ou wouldn't normally look to a Canadian election for a glimpse of the possible future of American politics. But maybe this is one time we should make an exception.
On Tuesday, the citizens of Toronto elected a new mayor. The successful candidate, Rob Ford, is a figure straight out of the U.S. Tea Party movement: a budget-cutting populist from a midpriced suburban neighborhood who speaks plain English and doesn't worry about his weight.
But there's one difference between Ford and any American Tea Party counterpart: In a city that is half foreign-born, Ford apparently swept the immigrant vote. A poll conducted by the Canadian firm Ekos the week before the election found foreign-born voters supporting Ford over a much more liberal opponent 52–30. Here's how Canada's National Post reported on Robert Ford's victory party: "Turbaned Sikhs partied with Chinese families. Black and white children chased each other around the tables. Jews, Muslims, and Christians cheered and applauded Mr. Ford's speech. The whole diorama seemed like something out of a public-service advertisement for diversity — except it was all real."
How did Ford do it? It's mostly what he did not do.
He did not exclude.
That may sound like an easy formula to follow, but what is easily said is not so easily done. During this election season, individual Republicans and conservatives have again and again stumbled into inter-group provocations. Think of Sharron Angle's ads about immigration as a threat to white schoolchildren; Ken Buck's comparisons of homosexuality to alcoholism; Newt Gingrich's endorsement of a description of the president as a "Kenyan anti-colonialist"; and Rush Limbaugh's endless references to "Imam Obama."
Ethnocentric messaging has imbued this election with much of its passion and excitement. In a contest where we can expect about 37 percent of the country to show up — and that 37 percent will be disproportionately drawn from the older and whiter portion of the population — these themes pack a lot of power.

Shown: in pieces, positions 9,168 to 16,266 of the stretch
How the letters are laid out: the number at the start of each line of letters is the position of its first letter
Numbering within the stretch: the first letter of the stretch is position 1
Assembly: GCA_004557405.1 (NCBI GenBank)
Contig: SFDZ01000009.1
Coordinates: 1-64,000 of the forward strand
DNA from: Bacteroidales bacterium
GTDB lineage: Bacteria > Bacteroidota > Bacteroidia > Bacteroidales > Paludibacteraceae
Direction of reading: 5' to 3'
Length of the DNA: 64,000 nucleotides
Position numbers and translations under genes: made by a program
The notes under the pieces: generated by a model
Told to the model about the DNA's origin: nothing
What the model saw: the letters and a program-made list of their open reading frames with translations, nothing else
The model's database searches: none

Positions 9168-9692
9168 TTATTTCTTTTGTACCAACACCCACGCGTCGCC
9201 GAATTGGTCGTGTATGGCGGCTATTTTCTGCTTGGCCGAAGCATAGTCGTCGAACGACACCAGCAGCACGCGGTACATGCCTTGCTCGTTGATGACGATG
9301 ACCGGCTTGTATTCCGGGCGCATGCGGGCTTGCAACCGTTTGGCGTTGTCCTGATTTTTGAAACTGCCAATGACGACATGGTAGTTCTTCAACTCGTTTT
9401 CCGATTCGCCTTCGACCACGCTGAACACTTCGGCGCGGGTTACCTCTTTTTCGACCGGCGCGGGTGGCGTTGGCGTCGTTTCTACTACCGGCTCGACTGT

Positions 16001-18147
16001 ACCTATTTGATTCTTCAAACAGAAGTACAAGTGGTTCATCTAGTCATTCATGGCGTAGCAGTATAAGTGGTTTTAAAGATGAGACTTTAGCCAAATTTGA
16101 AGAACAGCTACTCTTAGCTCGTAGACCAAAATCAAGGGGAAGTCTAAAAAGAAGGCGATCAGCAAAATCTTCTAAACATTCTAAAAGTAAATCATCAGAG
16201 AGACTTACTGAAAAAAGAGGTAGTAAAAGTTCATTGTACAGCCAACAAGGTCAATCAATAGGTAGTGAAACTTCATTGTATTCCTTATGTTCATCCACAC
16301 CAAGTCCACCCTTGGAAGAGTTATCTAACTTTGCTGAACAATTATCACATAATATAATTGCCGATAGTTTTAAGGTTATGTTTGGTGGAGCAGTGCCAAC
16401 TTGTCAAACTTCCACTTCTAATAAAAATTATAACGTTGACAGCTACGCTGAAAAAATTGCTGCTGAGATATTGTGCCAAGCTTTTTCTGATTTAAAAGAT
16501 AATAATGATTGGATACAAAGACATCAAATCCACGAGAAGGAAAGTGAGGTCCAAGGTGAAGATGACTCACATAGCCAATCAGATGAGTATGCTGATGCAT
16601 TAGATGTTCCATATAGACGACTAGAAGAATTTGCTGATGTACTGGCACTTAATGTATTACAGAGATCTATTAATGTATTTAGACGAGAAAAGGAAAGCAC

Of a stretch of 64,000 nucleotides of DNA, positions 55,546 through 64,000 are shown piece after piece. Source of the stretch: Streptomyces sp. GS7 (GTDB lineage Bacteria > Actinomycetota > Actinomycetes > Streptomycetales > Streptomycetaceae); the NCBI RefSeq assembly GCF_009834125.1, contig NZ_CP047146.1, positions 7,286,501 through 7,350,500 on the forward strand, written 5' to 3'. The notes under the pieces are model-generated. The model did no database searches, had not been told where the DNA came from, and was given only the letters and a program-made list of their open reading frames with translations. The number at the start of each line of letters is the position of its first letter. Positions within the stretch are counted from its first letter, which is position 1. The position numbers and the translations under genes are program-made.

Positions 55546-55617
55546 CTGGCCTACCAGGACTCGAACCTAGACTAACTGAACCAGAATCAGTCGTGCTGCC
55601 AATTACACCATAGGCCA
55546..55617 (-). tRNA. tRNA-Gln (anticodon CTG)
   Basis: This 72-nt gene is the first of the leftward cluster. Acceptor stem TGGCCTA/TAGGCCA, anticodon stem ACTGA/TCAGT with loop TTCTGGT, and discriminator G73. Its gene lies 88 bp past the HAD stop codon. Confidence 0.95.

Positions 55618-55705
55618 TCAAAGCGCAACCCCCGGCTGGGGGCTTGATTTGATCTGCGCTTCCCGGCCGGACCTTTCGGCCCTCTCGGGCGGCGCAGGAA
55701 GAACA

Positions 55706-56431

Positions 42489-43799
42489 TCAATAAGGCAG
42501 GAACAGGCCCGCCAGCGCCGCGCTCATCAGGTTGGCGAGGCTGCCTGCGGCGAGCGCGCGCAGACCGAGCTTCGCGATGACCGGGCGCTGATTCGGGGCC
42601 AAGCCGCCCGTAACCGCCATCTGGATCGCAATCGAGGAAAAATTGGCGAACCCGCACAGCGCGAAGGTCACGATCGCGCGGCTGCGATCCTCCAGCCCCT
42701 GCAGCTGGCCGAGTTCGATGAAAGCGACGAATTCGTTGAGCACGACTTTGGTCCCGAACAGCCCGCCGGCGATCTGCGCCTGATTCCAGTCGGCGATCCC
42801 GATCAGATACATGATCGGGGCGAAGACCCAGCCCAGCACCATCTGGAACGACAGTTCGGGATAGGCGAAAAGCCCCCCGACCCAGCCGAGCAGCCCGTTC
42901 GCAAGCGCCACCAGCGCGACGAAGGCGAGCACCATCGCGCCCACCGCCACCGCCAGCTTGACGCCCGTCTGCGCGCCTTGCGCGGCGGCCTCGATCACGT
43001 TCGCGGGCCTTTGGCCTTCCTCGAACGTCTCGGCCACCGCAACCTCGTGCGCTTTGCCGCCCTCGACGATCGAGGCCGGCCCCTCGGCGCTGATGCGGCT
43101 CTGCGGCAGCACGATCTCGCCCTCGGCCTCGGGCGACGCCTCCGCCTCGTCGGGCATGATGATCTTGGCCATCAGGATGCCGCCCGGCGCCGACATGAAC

They will also leave behind a lot of memories.
Every election continues a long-term process of brand definition. In fact, the Tea Party can itself be understood as an exercise in branding: "That Bush guy? He's not us. The housing bubble and financial crisis? Not our fault. TARP and bailouts and deficits? We're against them."
But branding can also be done unintentionally. Oldsmobile never intended to create an image as "your father's Oldsmobile." Things just added up that way. The Republican Party does not want to send a message: Not white? Go away. It works hard to recruit diverse candidates — and this year may have impressive success electing Latino Republicans, South Asian Republicans, Vietnamese-American Republicans, even some African-American Republicans. Bravo to those good souls who took the courageous step of running for office — and to the supporters who have done the hard work of campaigning for them.
An ever-more diverse roster of candidates is a great party achievement. But the hard work of many people can be undone by one candidate for Senate who makes it clear that he thinks the Civil Rights Act of 1964 was a big mistake, or by a national political figure who makes it clear that her definition of "real Americans" excludes most of the people who actually live in America.
The English have a wonderful saying: The test of a gentleman is that he never gives offense unintentionally. It's a good test too for a party concerned for its long-term future.
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